The grass is a seething mass of insect life. I tethered my mules to a partially buried wire and did a rough sketch of some trees. The next time I looked they were stampeding, maddened with terror by an old sack, pulled out of the ground with the wire and now leaping and bounding after them like the Mullish Nemesis. After they had become entangled in the chains and violently thrown by and then repeated the stampede, I managed to secure them, crestfallen, somewhat scratched about and still eyeing with dread and apprehension the now motionless Flying-Sack-Demon.
The Gamblers take not the slightest notice of the weather, the war, or other phenomena, absorbed in the spin of 2 coppers.
Magnificent beetles and other insects, spawned from the warm soil, are making clumsy efforts at flight. One enormous fellow after setting different-hued sails, only managed a six-inch flop. Spiders and other leggy individuals are running steeple-chases over my puttees and strides.
Great fun this afternoon watering. On reaching our troughs found them out of order and had to go a mile and a half away. The sergeant in charge of us was a sport and in defiance of all rules and regulations took us across country at a hand-gallop. About 15 colonels set up a hue and cry and took the names of battery etc – (Bai jove!). The sergeant is a fine chap – absolutely fearless – holds Military Cross, Serbian Medal and what not. When he gets them he shoves them in his pocket and says “Oh well, I suppose my mother will be pleased”. I have been re-reading Shelley to be awakened out of the wonder-world of his creation into the vile world of hate and murder which has evolved from those types which he detested. Been growing strong carting ammunition. A battery of 6 inches let fly right across the road, scaring us and our donks into the middle of next week.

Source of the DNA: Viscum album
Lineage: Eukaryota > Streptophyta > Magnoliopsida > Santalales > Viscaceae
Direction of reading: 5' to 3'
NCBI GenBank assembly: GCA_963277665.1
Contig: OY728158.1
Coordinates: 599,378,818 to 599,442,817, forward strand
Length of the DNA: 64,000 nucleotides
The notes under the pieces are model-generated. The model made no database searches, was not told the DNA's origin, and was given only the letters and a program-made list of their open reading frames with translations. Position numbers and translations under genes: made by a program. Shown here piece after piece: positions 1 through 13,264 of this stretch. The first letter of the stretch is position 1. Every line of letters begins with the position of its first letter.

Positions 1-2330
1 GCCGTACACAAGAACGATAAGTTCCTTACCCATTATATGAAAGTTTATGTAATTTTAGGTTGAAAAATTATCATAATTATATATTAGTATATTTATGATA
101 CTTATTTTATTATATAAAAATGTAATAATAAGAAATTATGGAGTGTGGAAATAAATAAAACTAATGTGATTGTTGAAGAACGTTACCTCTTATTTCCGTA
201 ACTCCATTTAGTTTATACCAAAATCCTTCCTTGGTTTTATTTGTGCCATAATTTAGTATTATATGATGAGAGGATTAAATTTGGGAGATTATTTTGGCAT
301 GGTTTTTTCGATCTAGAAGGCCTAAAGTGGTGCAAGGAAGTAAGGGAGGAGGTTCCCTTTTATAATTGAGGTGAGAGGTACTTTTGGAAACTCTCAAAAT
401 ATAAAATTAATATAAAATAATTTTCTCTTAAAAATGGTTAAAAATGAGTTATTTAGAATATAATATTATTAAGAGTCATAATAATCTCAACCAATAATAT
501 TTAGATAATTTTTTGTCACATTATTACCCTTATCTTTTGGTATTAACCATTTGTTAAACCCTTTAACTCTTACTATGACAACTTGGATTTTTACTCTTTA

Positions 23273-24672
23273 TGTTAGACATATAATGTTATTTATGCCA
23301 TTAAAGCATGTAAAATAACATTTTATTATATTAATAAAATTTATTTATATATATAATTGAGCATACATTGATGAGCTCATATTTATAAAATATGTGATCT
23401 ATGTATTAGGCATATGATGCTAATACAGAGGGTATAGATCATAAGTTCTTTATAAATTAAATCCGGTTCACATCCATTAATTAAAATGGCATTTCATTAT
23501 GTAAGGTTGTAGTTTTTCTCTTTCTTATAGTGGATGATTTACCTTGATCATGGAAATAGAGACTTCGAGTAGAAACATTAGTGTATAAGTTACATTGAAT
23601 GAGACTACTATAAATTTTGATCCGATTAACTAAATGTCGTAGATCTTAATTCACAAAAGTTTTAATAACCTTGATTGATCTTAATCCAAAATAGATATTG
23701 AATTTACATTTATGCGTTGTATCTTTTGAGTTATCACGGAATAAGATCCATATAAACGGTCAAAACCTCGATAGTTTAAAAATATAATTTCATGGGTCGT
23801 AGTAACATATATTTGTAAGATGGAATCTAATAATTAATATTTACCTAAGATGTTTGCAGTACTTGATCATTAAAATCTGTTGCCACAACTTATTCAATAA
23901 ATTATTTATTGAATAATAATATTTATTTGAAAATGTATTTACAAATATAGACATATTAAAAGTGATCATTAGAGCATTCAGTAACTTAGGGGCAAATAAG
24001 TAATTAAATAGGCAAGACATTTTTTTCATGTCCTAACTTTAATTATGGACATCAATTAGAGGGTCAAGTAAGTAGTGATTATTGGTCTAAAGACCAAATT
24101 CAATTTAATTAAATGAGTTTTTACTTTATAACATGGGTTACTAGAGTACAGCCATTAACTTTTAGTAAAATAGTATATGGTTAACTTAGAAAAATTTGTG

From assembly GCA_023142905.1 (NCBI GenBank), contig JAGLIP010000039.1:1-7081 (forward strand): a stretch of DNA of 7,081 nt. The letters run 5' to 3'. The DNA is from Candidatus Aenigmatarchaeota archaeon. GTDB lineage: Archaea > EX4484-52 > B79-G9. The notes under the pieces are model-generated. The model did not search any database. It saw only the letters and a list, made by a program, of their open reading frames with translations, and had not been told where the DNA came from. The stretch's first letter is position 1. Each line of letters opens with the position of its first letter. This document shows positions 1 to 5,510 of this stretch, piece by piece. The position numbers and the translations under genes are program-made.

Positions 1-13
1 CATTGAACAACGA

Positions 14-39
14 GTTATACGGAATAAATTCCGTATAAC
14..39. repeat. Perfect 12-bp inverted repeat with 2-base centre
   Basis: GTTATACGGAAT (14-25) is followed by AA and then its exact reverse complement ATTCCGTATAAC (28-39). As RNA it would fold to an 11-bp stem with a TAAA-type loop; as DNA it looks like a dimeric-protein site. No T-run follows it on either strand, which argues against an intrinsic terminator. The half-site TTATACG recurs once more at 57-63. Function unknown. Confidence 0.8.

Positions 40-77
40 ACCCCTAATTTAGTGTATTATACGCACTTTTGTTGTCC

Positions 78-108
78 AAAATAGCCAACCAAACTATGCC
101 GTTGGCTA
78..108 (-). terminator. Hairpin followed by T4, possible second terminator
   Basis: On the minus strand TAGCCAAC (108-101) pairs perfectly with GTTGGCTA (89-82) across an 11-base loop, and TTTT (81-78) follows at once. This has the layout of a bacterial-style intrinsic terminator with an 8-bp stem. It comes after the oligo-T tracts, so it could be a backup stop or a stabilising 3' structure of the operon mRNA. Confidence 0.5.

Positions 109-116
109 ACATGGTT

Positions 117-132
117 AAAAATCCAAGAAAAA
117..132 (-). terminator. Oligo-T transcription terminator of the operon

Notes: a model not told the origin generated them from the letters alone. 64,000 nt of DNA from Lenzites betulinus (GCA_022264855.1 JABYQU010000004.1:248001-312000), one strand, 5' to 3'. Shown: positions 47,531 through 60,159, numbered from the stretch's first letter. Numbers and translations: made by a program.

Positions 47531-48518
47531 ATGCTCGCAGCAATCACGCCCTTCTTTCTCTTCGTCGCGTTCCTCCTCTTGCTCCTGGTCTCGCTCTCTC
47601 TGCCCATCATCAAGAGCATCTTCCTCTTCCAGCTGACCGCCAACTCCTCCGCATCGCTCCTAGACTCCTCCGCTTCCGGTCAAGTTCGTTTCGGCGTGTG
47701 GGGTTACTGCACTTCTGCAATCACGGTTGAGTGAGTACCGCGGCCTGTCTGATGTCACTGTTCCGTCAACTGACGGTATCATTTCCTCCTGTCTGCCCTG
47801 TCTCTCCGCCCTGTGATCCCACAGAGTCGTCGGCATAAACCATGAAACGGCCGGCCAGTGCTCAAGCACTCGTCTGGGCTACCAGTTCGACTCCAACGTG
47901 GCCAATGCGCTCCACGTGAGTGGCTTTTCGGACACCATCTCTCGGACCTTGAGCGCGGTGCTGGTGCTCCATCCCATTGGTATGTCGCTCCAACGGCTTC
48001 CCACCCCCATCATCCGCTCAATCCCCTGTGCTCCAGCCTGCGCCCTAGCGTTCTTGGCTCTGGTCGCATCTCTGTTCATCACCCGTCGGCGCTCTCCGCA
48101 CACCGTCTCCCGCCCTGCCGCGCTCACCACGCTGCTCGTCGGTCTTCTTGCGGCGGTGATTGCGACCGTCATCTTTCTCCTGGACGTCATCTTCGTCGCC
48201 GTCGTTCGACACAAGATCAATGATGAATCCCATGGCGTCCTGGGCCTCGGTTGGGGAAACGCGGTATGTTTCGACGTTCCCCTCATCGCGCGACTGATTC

During grazing one horse got so entangled in his tether as to be thrown – amusing to see him make the best of things by instantly resuming his repast in a recumbent position.
[Image: Feeding the horses of a New Zealand howitzer brigade near Lumbres, France, during World War I. The horses remain harnessed. The horse in the foreground eats from a feedbag. Photograph taken 15 May 1917 by Henry Armytage Sanders. Ref: Turnbull Library, Wellington 1/4-009455-G.]
Rangatira has developed a high-pitched tenor note in blowing his hose – a true chieftain, magnificent even in his emunctions, he blows his nose like a bugle.
The mad mare who replaced my deceased hero, will have none of me; her back is one perpetual arch, her eye a maniacal glare, her slender but badly scarred legs move in fitful prancing. I sweat, I swear, making ineffectual dabs with my brush, I seize her legs and hold them up by main force, she lurches at a dangerous angle and threatens to fall on top of her tormentor; or actually lifts the other leg and drops on her knees. The chieftain regards me coldly in stern aloofness, unresponsive to my encouraging pats, his hard little underlip set firm. I groom at his sturdy hocks, which he permits for a while, motionless, indifferent; smack! with lightening rapidity he has lifted his foot and stamped in the vicinity of my boot. But I like him, though my passion is, and always will be, unrequited.
Blue propaganda balloons have been released at intervals and gone sailing over our heads to drop their mental bombs on Fritz’s lines.